Georgia’s Black Caucus Accuses|State of Racial Gerrymandering

ATLANTA (CN) – Georgia repealed state laws to gerrymander voting districts to dilute black voting strength, the Georgia Legislative Black Caucus says in Federal Court. And the state is considering another law “that would carve an entire county from Fulton County,” home to Atlanta, for a similar racial purpose, says lead plaintiff Joseph Lowery.




     Lowery and his co-plaintiffs sued Gov. Nathan Deal, saying the state’s racial gerrymandering violates the Voting Rights Act and the U.S. Constitution. They say the gerrymandering – which includes creating new white cities – serves no state purpose other than to carve white-dominated voting blocs out of minority-dominated regions.
     They complain of “(i) the enactment and implementation of statutes and laws that carved majority majority municipalities from majority minority counties, with the effect of significantly diluting the voting rights and political access of plaintiffs, and (ii) the planned enactment and implementation of certain pending legislation to create the County of Milton [from Fulton County], which would further dilute and abridge the voting rights and political access of plaintiffs, and otherwise cause the plaintiffs harm.”
     Minorities, specifically African-Americans, “have become the dominant racial group in Fulton County and DeKalb County” in the past 30 years, according to the complaint. Parts of Atlanta are in DeKalb County.
     Fulton County was 45.3 percent white and 44.1 percent black in 2005, with the remaining 10.6 percent other minorities, the complaint states, citing Census figures. DeKalb County is 54.2 percent black and 35.8 percent white.
     “However, starting in 2005, the defendant passed laws to establish political enclaves within Fulton County and DeKalb County that were predominantly white, unlike the political jurisdictions from which they were carved,” the complaint states. “These municipal voting districts (‘MVDs’) supplanted the fully functional and racially balanced county governments that, for over 150 years, had provided all local government services for the citizens of Fulton County and DeKalb County.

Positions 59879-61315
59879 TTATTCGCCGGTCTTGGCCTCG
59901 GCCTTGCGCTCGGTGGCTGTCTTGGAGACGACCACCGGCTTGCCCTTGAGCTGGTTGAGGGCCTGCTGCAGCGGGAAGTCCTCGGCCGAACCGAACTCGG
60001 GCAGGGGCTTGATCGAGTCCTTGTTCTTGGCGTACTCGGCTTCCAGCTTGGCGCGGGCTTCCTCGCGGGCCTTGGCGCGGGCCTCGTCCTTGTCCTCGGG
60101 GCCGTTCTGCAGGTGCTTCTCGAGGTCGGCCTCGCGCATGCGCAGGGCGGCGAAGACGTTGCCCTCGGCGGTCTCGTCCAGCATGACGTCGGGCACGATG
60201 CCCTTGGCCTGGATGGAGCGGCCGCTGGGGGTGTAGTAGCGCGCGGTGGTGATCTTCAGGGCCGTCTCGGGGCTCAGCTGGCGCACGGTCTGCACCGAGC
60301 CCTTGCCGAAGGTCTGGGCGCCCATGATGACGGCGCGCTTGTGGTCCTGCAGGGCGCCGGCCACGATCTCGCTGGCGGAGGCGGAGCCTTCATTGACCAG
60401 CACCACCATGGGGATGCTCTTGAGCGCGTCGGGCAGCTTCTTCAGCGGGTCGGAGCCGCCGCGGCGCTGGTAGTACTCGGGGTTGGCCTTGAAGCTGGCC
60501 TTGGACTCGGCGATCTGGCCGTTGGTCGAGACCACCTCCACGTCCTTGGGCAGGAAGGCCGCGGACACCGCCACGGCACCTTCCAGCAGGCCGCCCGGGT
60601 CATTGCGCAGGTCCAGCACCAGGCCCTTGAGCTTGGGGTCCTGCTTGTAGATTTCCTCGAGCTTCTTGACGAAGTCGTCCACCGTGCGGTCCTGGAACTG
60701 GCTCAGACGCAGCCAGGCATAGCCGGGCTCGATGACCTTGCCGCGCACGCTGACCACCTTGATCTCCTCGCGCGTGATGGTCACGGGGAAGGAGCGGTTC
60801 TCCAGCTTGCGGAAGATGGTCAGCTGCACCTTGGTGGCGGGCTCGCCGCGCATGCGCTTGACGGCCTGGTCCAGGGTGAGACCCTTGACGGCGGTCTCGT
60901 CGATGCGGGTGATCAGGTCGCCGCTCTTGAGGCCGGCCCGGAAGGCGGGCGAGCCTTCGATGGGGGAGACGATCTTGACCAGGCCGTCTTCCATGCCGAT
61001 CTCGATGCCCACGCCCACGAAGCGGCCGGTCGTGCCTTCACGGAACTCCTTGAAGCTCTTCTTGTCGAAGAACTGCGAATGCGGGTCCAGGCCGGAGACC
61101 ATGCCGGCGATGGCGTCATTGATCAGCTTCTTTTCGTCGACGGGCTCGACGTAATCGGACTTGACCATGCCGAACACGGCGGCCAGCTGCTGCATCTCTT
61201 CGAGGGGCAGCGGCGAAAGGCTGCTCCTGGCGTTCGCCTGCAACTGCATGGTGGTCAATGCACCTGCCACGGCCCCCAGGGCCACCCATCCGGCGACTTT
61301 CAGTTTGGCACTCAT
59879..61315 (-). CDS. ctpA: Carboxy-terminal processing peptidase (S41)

“These new MVDs were the City of Sandy Springs, created in 2005, the City of Milton, created in 2006, the City of Johns Creek, created in 2006, the City of Chattahoochee Hills, created in 2007, and the City of Dunwoody, created in 2008.”
     According to the complaint, the City of Milton is 88.6 percent white and 4.6 percent black; Johns Creek is 89.5 percent white and 4.1 percent black; Chattahoochee Hills is 80.9 percent white and 18 percent black; and “the overwhelming majority, if not all, of the elected officials who now control the [cities], formerly controlled by minorities, are white.”
     The plaintiffs add that Georgia “created these MVDs outside of the normal legislative process.”
     “First, the defendant repealed a state law requiring that all municipalities directly provide at least three municipal services to maintain or obtain a charter.
     “Second, the defendant repealed a state law that required at least 3 miles between any new city and any existing city.
     “Lastly, although the charters for each of the MVDs clearly impacted the county from which it was carved, the defendant designated the legislation creating the MVDs ‘state’ and not ‘local’ legislation, so as to nullify the right of certain of the aggrieved legislator plaintiffs to vote on the legislation that created the MVDs, and directly affected their constituencies, prior to the legislation being presented to the entire legislative body.
     “Furthermore, despite the fact that the legislation associated with the creation of the MVDs was deemed ‘state’ wide legislation, the defendant prohibited the majority of black voters in Fulton County and DeKalb County from voicing their opinions on the MVDs, by only allowing local referendums, e.g., the putative residents of Sandy Springs of Milton, to vote on the creation of the MVDs.
     “Lastly, the defendant’s creation of the MVDs, and all the ancillary acts necessary to create the MVDs, served no apparent state purpose or objective, as the acts were not done in response to the traditional triggers for redistricting, e.g., new U.S. Census results.”
     The plaintiffs say that the “carving” of white-dominated MVDs “constitutes an act of redistricting and reverse annexation, which clearly subjects the creation of the MVDs to the standards found in the VRA [Voting Rights Act of 1965].”
     And they say that the plan to carve Milton County out of the northern half of Fulton County would create another white-dominated voting district in a minority-dominated region.
     The plaintiffs want the city charters “deemed null and void,” and the state enjoined from implementing any other legislation, such as HR 21, the plan to create Milton County, which would racially gerrymander voting districts.
     They are represented by Jerome Lee with Hernan Taylor & Lee of Norcross.

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